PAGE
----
The excesses of festive spending will have left many people dreading the January bills.
For those already struggling financially, the aftermath of the Christmas celebrations only adds to their financial woes and, according to a YouGov survey, household budgets are at breaking point, suggesting that many people will start the new year concerned about keeping their homes.
The survey reveals that families are the worst affected, with more than 70 per cent of rent or mortgage-payers with children currently struggling or falling behind with their payments.
Now homeless charity Shelter is warning that many people feeling overwhelmed by money worries will put off overdue bills until it is too late, putting their homes at even greater risk.
The findings revealed a worrying trend of people unable to face up to their financial difficulties, with nearly one-in-five saying they haven’t opened post if they thought it was a bill or late payment reminder.
A spokesman for debt support charity Christians Against Poverty, based in Bradford, says: “The research from Shelter is really interesting. Crucially, it is one in 11 Brits fearing rent or mortgage crisis. Our debt clients tell us that fear is a huge factor as they cope with too little money to cover their outgoings. In our own research, 64 per cent of people calling us for help feared losing their home and it’s that kind of stress that causes ill health, sleepless nights and relationship problems.
“There is also a significant fear about asking for help. It’s hard to know who to trust and what it will involve. I think people also hope that their situation will change and that they’ll come up with something, but debts are very hard to escape for the individual.
“Debt agencies like ours are negotiating with the same creditors all day long, so it is easier for us. The best advice is do something, call CAP or Stepchange, National Debtline or Citizens Advice. Don’t pay for debt help – all the above are free and trusted.”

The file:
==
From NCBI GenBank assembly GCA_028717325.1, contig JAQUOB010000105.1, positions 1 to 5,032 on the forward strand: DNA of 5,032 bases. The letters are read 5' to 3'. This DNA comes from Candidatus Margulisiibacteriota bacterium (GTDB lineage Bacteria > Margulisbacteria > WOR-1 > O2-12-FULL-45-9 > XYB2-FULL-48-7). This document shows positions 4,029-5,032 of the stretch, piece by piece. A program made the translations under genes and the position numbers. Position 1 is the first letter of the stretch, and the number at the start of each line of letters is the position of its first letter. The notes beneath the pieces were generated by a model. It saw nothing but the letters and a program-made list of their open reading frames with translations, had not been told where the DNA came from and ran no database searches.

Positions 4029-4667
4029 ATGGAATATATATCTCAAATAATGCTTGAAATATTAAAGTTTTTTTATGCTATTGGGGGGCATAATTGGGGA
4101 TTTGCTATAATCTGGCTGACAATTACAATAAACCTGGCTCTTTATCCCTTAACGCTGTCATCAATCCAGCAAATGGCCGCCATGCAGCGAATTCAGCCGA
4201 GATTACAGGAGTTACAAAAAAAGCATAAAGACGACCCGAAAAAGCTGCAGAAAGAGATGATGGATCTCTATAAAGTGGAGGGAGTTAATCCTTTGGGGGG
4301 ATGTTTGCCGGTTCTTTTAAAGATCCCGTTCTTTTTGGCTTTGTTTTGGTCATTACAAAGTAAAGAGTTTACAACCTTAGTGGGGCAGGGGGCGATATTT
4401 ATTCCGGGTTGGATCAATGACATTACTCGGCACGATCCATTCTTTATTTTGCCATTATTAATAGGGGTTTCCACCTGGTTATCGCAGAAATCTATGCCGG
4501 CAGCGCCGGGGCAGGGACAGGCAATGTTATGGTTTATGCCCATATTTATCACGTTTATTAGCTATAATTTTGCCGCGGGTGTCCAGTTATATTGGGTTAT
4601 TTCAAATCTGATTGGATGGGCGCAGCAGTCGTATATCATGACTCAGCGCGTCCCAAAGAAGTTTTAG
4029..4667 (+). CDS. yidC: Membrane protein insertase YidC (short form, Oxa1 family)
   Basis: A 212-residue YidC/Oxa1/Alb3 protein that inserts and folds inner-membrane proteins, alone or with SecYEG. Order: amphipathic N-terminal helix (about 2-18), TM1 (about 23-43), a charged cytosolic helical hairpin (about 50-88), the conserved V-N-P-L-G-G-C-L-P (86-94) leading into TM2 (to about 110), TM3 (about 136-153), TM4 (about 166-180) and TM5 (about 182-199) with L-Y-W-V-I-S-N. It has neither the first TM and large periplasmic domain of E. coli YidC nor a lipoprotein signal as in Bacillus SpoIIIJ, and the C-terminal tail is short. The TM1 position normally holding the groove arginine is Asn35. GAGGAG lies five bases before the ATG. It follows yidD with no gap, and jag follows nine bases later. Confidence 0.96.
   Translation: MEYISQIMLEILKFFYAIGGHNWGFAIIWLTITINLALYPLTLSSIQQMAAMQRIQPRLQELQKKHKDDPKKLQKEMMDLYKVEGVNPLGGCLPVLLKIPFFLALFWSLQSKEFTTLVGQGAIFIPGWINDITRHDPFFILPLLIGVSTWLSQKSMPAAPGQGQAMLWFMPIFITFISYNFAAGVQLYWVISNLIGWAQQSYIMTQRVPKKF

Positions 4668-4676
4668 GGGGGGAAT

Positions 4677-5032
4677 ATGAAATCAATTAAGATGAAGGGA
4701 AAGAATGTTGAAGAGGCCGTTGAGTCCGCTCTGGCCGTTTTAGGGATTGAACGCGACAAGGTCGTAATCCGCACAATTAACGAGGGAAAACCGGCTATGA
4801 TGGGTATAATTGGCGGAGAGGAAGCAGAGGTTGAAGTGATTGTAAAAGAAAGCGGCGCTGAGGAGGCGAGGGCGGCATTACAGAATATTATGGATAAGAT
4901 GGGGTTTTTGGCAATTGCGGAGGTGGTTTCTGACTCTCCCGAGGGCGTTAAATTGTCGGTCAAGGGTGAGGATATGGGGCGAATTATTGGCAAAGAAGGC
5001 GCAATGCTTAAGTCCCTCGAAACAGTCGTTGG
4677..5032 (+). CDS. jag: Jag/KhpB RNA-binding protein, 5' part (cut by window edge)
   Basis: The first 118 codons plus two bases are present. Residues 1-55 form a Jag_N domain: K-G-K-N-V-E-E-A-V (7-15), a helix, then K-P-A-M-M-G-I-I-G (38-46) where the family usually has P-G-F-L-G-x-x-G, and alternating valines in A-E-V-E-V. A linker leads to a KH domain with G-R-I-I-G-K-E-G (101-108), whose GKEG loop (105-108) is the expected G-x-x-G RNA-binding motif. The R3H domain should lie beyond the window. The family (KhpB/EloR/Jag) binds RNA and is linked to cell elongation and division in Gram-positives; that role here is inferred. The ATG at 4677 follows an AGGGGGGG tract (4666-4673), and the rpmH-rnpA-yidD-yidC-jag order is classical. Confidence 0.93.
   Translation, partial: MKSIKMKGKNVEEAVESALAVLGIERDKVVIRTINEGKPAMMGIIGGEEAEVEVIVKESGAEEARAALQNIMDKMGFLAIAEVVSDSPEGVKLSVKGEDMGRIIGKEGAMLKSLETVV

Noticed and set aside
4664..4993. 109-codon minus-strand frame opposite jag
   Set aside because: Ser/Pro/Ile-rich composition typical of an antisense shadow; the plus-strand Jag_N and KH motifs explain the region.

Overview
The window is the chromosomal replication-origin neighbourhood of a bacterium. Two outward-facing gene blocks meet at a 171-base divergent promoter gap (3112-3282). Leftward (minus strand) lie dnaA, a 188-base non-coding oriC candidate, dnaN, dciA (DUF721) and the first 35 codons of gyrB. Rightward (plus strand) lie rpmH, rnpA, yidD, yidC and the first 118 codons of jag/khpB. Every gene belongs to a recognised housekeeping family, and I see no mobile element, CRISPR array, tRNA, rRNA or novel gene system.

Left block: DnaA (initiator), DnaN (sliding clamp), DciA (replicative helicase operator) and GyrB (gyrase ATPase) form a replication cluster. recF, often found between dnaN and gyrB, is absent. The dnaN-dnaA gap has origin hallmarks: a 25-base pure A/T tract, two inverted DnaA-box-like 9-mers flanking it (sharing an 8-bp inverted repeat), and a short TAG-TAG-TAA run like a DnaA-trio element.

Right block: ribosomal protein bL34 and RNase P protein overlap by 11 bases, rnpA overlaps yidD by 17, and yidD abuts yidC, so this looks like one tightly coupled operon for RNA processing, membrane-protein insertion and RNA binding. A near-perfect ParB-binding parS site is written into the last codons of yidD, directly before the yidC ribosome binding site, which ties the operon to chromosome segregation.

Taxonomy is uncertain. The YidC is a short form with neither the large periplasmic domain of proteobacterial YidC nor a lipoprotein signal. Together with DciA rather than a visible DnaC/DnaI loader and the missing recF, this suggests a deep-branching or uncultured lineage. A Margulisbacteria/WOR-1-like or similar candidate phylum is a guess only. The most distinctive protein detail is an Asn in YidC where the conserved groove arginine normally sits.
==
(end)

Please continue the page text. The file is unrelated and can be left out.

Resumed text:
Christians Against Poverty runs free money management sessions at venues across the Bradford district.
These are aimed at helping to get household budgets back into the black. Visit capmoney course.org for details.
Juli Thompson, project co-ordinator for Inn Churches, a network supporting the homeless and vulnerable by providing accommodation in Bradford churches over the winter months, says they have seen several people who have either lost or are at risk of losing their homes or who have been illegally evicted.
“Many people are living in fear of heating their homes due to cost. I am coming across couples who have been evicted for non-payment of rent – illegally evicted,” she says.
Juli says Inn Churches is working with an organisation called Warm Homes Healthy People to provide food parcels, bedding and clothing to those in need and they have also collected items through Bradford-based organisations Unltd and Participate. Feversham College in Bradford has decorated and packed 50 ‘gift boxes’ including £200 worth of toiletries donated by Robertson’s Pharmacy and Opticians in OtleyRoad, for the Inn Churches project, and donations have also been collected for St Augustine’s Foodbank.
Shelter’s advisers regularly see cases where people don’t ask for help until they reach crisis point. As it gets tougher to pay all the bills, people often feel overwhelmed and unsure where to turn.
Liz Clare, a helpline adviser at Shelter, says: “We’re now seeing a stream of cases of families who’ve been unable to cope with mounting rent or mortgage bills and feel at breaking point.
“We hear from people every day who are struggling. Our message to anyone struggling to pay their rent or mortgage is that we’re on your side. Come to us for help early on for the best chance of keeping your home.”
Campbell Robb, chief executive of Shelter, says: “It’s a worrying sign of the times that so many are starting the New Year worried about how they’ll pay their rent or mortgage in 2014. Unless they get help, some of the families struggling now could face the very real prospect of losing their home this year.
For more advice, visit www.shelter.org.uk/advice.